Sam hopes to add Unified teams in soccer, and perhaps volleyball, at Oregon City. For now, it's about basketball — not just playing, but also mentoring the special-ed students. He has served as an assistant coach on one of the basketball teams, has landed a teacher's aide position in the special-ed classroom and plans to apply for a job working with kids with disabilities at Camp Kiwanis this summer.
Besides that, Lary is a 3-point student who plays percussion in the school band, loves art and may have a career working with special-ed students ahead of him.
"He has a really good way with them," his mother says. "They love him. They admire him. These kids follow him around at school. He has made a difference in their lives."
And Unified Sports has made a difference in his.
"His whole demeanor is completely different when he's playing sports," Josie says. "His life is very full when he has sports under his belt.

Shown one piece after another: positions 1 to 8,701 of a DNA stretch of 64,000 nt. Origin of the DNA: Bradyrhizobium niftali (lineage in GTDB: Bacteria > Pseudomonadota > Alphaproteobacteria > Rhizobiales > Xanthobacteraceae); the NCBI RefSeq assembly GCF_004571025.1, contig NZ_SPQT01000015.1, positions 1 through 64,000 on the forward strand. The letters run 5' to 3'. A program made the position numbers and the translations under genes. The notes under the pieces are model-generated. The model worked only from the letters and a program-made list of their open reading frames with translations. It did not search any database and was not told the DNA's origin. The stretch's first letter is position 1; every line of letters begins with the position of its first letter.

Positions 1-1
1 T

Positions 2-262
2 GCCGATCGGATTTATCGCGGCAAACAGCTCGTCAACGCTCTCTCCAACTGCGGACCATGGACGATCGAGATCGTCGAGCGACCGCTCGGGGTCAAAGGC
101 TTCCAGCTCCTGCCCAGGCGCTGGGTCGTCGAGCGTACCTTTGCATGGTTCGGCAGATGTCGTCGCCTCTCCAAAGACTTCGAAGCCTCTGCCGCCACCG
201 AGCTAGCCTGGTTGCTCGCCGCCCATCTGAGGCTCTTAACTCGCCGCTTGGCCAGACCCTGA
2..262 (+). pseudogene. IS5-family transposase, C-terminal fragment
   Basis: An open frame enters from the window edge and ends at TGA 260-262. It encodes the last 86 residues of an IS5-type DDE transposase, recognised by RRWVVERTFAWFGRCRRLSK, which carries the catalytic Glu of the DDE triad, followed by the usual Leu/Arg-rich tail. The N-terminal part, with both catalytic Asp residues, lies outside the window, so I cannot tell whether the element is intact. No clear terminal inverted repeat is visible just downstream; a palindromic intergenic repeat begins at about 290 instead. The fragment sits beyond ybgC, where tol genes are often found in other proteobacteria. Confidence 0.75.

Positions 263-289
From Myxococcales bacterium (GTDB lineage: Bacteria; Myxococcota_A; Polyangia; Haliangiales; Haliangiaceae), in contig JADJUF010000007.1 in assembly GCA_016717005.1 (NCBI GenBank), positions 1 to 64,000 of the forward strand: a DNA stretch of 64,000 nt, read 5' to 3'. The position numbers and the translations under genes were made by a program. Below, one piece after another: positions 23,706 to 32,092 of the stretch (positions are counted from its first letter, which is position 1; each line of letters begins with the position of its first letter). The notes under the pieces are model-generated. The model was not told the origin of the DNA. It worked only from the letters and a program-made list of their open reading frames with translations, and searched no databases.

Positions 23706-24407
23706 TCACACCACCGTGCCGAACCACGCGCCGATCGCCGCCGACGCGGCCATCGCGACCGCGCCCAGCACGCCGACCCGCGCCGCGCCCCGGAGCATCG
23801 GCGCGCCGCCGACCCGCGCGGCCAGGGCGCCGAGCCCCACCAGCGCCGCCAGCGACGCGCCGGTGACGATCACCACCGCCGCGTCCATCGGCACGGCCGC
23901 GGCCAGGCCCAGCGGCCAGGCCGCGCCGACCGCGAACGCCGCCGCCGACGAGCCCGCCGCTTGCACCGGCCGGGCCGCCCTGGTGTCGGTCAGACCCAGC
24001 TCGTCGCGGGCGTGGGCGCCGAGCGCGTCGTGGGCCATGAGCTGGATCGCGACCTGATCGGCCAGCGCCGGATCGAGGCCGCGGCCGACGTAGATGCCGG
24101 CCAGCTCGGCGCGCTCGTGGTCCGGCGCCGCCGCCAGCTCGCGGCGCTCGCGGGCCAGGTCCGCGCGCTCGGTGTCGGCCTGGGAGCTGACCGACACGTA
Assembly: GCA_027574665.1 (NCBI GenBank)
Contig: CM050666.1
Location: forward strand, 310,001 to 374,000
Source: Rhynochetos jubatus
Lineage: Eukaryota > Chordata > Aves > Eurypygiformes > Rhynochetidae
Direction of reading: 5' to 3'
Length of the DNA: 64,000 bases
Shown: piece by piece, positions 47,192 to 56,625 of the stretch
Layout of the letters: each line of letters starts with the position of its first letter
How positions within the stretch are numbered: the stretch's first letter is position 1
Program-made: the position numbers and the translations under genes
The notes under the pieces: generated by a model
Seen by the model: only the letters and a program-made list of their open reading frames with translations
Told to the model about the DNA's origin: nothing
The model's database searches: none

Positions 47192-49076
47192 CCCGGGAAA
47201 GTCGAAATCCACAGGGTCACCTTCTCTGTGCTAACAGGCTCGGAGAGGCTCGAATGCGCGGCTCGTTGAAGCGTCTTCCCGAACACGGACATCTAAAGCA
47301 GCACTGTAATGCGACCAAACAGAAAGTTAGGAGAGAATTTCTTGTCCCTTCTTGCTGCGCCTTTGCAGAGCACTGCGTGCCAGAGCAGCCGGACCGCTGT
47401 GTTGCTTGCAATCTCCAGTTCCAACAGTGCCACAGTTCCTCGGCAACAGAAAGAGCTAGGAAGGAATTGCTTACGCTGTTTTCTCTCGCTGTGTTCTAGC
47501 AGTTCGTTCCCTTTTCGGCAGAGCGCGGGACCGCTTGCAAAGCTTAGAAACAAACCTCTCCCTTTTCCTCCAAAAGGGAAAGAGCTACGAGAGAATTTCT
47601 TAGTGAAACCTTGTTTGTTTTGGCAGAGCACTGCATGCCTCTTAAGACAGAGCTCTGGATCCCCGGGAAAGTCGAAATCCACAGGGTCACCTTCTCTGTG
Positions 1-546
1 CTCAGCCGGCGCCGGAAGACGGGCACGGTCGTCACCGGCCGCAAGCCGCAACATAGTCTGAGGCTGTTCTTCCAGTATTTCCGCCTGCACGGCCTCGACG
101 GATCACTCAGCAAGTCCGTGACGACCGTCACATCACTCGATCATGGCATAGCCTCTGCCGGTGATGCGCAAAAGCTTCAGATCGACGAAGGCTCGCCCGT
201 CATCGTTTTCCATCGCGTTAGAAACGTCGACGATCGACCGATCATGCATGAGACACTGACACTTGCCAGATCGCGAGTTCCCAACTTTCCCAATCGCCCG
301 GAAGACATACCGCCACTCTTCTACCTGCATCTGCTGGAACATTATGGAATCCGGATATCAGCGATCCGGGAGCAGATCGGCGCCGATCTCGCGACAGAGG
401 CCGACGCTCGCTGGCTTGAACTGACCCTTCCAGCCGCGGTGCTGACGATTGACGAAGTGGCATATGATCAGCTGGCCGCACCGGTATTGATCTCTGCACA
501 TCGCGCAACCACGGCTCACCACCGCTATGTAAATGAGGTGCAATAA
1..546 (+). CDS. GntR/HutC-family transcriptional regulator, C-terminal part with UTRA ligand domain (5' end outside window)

"I also love what I'm seeing from the other kids. He has several friends from band on the team. We've seen the change in the confidence in the kids. They're good athletes. They just needed the opportunity to play."
Oregon City splits a pair of games on this night, beating Sherwood in the opener 42-39 when Dakota Freeman banks in a halfcourt shot as time expires, touching off a wild celebration. Freeman's brother, Landon, is a third-grader with special needs. It's why he is involved in the program.
"I see how much he wants to play basketball," Dakota Freeman says. "When I heard about this through Sam, it was one of those things I had to be a part of. Watching the kids play, it's like, 'Wow.' You're making so much of a difference in their lives."
Forest Grove has too much for Oregon City in the nightcap, winning 51-34. Lary, 5-7, plays with a certain joie de vivre, though, scoring five points, left-handing in a 3-pointer, notching a couple of steals and doing his part without stealing the show.
The special-ed kids all get their chances to score, and most of them do, often racing back upcourt with pride and glee.
The fans cheer, the cheerleaders dance and the band plays on — sports in its purest form.
In a world loaded with turmoil and tragedy, what a joy it is to see.